Obviously, each progressive step comes with a bigger demand and as such each segment should be mastered prior to attempting the next segment of movement until one is able to complete the entire motion.

90/90 Squat with Sandbag Pressout

The 90/90 squat is a great way to help improve and unlock hip mobility, particularly hip internal rotation (which tends to more often be restricted compared to external rotation). It accomplishes this through providing an active and stable core for our hip to move around.

To improve stability of the lead leg during rotation we utilize lateral band walk variations:

Lateral Band Walk with Sandbag Pressout

Lateral Band Walk with Offset Bar (RIP Trainer)

Lateral Band Walk with Kettlebell Overhead Press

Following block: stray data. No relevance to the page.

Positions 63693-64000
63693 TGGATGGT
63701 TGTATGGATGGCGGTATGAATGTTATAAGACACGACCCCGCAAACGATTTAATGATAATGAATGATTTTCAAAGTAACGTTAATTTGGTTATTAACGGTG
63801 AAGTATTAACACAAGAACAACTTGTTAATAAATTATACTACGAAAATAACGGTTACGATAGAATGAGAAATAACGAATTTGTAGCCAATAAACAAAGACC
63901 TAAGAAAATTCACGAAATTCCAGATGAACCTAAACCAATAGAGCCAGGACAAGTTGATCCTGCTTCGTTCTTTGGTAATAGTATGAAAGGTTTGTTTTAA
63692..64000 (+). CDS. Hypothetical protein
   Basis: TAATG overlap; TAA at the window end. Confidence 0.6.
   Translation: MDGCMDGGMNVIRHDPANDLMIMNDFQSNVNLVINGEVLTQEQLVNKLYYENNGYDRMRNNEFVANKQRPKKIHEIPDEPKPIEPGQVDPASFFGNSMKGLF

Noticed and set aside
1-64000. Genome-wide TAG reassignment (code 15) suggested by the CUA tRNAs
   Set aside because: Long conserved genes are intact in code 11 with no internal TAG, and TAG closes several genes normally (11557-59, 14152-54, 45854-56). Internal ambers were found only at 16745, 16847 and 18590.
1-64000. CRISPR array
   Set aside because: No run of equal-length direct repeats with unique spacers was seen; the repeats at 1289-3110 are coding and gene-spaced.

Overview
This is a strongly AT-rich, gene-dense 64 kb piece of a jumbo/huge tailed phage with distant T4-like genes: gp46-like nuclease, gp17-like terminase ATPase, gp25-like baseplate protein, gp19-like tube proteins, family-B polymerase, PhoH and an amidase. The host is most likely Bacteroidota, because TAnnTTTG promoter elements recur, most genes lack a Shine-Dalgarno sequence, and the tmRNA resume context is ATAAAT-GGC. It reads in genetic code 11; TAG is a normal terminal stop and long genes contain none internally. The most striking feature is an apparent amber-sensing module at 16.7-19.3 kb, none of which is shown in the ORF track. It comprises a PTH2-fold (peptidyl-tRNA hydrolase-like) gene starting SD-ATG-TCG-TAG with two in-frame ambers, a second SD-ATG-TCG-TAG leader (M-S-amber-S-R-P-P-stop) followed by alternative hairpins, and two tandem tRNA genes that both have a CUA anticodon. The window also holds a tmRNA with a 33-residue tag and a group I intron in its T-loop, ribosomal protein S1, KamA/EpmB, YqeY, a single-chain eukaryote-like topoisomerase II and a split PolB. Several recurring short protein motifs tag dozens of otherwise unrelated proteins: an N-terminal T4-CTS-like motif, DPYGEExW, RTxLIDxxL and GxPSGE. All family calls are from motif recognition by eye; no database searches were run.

Once we build a strong foundation for our hips, core and mid back we can then begin to build strength and power with rotation, here are some examples of the exercises that we use to build rotation:

Standing Rotation with Sandbag Pressout

Standing Rotation with Kettlebell Overhead Press

The other thing that we need to be very mindful of when training rotation is to be sure that we are creating the rotation from our mobile regions of the mid back (thoracic spine) and hips, which is created by properly pivoting the foot into the ground, which helps us to engage our “core” and create proper stability in our low back as we rotate to limit rotation from occurring at the lumbar spine and focusing it to the hips. Rotatory movement, especially with load, created at our lower back increases our risk of injury to this region. Therefore, when training rotation it is often recommended that you initially work with a trained professional to learn how to properly rotate prior to loading the movement.